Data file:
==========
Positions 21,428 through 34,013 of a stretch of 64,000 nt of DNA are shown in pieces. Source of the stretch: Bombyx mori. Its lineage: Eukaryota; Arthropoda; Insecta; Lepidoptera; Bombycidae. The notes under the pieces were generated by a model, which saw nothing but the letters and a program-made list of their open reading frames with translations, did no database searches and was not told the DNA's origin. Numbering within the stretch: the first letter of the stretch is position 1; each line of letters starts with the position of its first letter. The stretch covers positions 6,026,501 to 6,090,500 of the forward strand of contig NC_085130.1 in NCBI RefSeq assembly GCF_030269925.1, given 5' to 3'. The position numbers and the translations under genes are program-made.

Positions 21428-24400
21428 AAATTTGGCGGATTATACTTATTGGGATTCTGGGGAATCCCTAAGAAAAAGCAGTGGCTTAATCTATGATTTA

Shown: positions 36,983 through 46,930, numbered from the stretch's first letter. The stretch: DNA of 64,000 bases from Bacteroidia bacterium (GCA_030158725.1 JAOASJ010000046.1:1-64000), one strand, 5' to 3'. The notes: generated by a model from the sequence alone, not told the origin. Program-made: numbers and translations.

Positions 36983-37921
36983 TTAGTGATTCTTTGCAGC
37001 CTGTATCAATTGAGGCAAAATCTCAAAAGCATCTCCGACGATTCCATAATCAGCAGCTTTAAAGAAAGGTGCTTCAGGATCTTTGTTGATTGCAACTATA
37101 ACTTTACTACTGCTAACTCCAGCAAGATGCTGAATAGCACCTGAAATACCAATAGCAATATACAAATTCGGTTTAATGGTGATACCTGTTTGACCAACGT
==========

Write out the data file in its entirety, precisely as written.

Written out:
Positions 21,428 through 34,013 of a stretch of 64,000 nt of DNA are shown in pieces. Source of the stretch: Bombyx mori. Its lineage: Eukaryota; Arthropoda; Insecta; Lepidoptera; Bombycidae. The notes under the pieces were generated by a model, which saw nothing but the letters and a program-made list of their open reading frames with translations, did no database searches and was not told the DNA's origin. Numbering within the stretch: the first letter of the stretch is position 1; each line of letters starts with the position of its first letter. The stretch covers positions 6,026,501 to 6,090,500 of the forward strand of contig NC_085130.1 in NCBI RefSeq assembly GCF_030269925.1, given 5' to 3'. The position numbers and the translations under genes are program-made.

Positions 21428-24400
21428 AAATTTGGCGGATTATACTTATTGGGATTCTGGGGAATCCCTAAGAAAAAGCAGTGGCTTAATCTATGATTTA

Shown: positions 36,983 through 46,930, numbered from the stretch's first letter. The stretch: DNA of 64,000 bases from Bacteroidia bacterium (GCA_030158725.1 JAOASJ010000046.1:1-64000), one strand, 5' to 3'. The notes: generated by a model from the sequence alone, not told the origin. Program-made: numbers and translations.

Positions 36983-37921
36983 TTAGTGATTCTTTGCAGC
37001 CTGTATCAATTGAGGCAAAATCTCAAAAGCATCTCCGACGATTCCATAATCAGCAGCTTTAAAGAAAGGTGCTTCAGGATCTTTGTTGATTGCAACTATA
37101 ACTTTACTACTGCTAACTCCAGCAAGATGCTGAATAGCACCTGAAATACCAATAGCAATATACAAATTCGGTTTAATGGTGATACCTGTTTGACCAACGT